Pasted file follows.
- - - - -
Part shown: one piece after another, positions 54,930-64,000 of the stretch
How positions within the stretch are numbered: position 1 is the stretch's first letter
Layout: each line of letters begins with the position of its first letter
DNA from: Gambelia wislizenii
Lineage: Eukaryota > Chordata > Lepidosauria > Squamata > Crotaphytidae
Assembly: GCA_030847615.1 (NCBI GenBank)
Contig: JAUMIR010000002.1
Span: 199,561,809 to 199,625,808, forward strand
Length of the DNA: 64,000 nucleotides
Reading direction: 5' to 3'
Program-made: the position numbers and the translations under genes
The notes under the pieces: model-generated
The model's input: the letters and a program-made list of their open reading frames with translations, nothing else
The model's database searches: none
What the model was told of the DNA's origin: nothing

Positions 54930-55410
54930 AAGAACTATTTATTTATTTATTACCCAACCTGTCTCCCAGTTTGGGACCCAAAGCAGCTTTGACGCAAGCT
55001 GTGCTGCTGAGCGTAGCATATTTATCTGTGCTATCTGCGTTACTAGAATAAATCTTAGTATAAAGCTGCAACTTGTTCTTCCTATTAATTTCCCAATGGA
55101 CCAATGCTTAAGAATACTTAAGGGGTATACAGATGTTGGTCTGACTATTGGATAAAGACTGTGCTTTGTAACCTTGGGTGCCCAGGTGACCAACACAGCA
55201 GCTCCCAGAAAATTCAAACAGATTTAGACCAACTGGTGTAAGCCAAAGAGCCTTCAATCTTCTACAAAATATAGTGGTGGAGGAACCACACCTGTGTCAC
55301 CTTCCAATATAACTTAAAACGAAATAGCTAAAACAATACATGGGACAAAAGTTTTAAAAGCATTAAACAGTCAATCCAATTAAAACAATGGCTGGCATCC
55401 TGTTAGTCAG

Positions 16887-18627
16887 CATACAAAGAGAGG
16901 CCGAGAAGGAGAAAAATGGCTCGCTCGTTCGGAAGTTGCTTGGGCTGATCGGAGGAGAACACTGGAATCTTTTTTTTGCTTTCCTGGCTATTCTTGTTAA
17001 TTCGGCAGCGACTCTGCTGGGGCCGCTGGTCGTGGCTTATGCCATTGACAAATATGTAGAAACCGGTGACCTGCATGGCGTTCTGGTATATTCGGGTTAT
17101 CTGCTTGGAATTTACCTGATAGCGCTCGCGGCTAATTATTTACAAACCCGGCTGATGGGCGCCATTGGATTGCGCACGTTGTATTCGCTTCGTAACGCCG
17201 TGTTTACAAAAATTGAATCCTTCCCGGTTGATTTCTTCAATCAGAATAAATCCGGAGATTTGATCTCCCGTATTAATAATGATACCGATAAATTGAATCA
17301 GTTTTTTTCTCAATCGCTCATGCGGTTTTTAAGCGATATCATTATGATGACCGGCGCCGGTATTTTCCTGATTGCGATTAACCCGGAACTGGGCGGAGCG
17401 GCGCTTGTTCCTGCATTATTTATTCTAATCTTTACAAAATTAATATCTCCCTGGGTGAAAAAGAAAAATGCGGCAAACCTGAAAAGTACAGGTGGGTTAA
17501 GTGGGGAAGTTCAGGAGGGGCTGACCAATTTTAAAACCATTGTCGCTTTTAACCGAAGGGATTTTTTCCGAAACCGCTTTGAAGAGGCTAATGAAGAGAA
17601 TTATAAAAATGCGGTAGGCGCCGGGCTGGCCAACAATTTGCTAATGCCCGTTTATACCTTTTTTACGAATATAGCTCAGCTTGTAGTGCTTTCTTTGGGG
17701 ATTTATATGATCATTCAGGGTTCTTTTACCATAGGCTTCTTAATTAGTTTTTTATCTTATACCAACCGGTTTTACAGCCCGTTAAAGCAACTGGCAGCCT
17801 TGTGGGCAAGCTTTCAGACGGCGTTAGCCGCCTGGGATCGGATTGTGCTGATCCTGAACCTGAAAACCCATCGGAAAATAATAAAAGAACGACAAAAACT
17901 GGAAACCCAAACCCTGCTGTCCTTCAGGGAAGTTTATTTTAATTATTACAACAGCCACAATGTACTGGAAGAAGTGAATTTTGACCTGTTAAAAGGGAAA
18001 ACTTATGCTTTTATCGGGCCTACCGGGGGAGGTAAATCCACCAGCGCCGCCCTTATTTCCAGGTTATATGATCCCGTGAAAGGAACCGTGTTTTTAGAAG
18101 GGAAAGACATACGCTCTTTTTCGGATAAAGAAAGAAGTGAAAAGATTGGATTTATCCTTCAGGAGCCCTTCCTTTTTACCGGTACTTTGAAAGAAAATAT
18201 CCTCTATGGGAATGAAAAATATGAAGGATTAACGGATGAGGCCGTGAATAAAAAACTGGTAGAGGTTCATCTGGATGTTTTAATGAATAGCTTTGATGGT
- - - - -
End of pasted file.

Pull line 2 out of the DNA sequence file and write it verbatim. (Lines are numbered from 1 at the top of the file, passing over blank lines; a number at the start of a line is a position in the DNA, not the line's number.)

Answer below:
How positions within the stretch are numbered: position 1 is the stretch's first letter